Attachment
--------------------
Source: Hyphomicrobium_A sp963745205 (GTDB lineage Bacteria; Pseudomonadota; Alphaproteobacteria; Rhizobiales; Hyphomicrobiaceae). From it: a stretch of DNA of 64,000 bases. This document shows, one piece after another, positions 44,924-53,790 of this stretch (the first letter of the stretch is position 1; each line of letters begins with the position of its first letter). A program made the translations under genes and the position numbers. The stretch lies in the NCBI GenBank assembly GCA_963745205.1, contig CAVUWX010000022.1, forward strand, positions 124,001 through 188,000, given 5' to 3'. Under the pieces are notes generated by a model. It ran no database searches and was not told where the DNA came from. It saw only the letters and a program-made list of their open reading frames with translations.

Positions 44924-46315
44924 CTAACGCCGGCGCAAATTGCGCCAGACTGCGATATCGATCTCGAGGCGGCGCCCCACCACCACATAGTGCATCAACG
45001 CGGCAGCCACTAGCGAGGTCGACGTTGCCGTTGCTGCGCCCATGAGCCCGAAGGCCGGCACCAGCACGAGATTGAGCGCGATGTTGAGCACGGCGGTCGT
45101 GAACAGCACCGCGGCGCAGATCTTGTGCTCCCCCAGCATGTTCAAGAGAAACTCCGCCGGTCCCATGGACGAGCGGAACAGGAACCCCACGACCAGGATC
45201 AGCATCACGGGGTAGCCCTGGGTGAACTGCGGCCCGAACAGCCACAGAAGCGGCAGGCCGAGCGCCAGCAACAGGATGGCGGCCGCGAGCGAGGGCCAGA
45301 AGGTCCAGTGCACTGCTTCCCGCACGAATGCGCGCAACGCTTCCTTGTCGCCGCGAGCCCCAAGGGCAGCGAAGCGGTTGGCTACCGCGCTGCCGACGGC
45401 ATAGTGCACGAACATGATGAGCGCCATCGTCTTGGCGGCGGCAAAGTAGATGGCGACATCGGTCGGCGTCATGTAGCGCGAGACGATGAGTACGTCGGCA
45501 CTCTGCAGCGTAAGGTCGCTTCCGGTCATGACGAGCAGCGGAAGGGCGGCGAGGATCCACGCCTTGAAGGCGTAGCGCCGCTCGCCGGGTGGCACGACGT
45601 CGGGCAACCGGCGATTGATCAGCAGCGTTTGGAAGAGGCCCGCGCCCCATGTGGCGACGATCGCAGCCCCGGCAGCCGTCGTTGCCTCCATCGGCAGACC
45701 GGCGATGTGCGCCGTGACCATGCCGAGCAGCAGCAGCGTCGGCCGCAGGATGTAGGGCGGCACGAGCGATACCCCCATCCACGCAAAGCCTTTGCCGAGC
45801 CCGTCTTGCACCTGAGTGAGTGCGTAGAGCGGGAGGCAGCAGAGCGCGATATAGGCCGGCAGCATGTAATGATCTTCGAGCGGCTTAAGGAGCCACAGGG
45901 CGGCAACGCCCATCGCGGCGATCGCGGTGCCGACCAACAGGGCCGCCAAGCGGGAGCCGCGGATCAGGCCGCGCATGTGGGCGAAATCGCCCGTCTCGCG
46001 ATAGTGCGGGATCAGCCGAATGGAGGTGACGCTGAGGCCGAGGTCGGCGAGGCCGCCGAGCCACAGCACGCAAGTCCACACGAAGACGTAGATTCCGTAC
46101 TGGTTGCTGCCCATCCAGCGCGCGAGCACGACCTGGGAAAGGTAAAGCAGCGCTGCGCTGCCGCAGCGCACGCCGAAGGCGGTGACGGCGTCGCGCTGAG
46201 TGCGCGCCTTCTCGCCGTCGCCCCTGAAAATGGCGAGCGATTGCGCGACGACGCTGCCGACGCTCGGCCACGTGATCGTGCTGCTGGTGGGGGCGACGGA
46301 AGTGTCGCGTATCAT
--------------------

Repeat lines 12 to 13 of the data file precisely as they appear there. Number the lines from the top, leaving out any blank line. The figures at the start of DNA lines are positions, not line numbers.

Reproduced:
45801 CCGTCTTGCACCTGAGTGAGTGCGTAGAGCGGGAGGCAGCAGAGCGCGATATAGGCCGGCAGCATGTAATGATCTTCGAGCGGCTTAAGGAGCCACAGGG
45901 CGGCAACGCCCATCGCGGCGATCGCGGTGCCGACCAACAGGGCCGCCAAGCGGGAGCCGCGGATCAGGCCGCGCATGTGGGCGAAATCGCCCGTCTCGCG